CWAG News Update May 2018

21 May 2018: CWAG News Update May 2018

 
 
This update includes information and links to the following topics: 
 
·         Social Housing Green Paper Update
·         Feedback from ARCH New build Network Meeting attended by CWAG
·         Hackitt Report
·         Welfare Reform Survey – NFA
·         Building Council Homes for Londoners – Prospectus
·         Right to Buy Receipts – review announced
·         New documents in the library / Recent Publications
 
Social Housing Green Paper Update
 
The publication of the Green Paper on the future of social housing, promised for spring 2018, is now likely to be delayed into summer and possibly beyond.

However the debate the role and importance of social housing is already well underway and a number of organisations, including the Labour Party, have published papers setting out their vision for the future of social housing, in the hope of influencing those working on the Green Paper.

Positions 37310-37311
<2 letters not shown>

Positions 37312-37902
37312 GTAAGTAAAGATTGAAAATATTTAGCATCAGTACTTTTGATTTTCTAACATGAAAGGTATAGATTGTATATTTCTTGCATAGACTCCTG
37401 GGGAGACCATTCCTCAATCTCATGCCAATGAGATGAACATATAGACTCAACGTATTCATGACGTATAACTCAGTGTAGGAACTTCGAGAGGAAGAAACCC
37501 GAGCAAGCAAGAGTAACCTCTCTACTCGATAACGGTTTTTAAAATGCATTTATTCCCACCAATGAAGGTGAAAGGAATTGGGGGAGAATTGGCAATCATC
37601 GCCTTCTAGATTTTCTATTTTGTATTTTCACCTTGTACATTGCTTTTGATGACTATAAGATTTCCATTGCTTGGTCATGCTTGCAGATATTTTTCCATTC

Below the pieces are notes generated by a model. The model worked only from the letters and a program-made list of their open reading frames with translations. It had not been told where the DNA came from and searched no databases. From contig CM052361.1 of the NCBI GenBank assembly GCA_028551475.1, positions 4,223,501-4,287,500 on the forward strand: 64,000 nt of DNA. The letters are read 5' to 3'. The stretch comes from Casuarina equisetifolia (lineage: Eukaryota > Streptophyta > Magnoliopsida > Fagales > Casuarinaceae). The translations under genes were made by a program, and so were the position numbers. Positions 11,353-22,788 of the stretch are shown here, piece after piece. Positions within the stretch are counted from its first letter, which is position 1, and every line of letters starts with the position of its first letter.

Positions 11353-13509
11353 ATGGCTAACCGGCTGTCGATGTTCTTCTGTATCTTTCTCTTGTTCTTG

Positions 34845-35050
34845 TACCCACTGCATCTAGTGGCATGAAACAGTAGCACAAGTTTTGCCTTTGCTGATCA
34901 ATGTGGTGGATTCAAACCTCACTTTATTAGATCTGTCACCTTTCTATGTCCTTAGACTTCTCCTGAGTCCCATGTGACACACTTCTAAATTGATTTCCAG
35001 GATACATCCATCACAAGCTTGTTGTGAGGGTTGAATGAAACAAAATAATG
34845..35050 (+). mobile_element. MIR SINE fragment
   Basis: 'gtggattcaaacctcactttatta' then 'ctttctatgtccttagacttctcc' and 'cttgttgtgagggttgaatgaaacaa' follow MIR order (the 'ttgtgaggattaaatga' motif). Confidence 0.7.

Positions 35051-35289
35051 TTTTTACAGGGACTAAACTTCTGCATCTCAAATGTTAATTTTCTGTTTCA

The Labour Party Green Paper ‘Housing for the Many’
 
This consultation paper sets out a wide ranging and ambitious long-term programme for tackling the dysfunctional housing market at the centre of which is a commitment to build more than 100,000 genuinely affordable homes a year. 

Labour would to build one million affordable homes over 10 years; with a longer term objective that half of all new homes built should be genuinely affordable. Councils would be at the heart of delivering this programme.

Labour would redefine affordable housing, offering three distinct products:

  •  - Social rent – rents would be well below market levels, set using the established formula based on local incomes, property values and property size.
  •  - Living rent – rents would be set at no more than one third of average local household incomes.
  •  - Low cost home ownership – based around a new First Buy scheme offering discounts so mortgage payments are no more than one third of average local incomes. The value of the discount would be ‘locked’ into the property so future purchasers could also benefit.
      •  
        A new Department for Housing, headed by a Secretary of State with a seat in the Cabinet, would drive the New Deal on housing.

      Other proposals to boost house building include strengthening Homes England and encouraging bids from councils and other strategic partnerships.A new OBR–style Office for Housing Delivery would monitor and audit delivery of the affordable homes programme.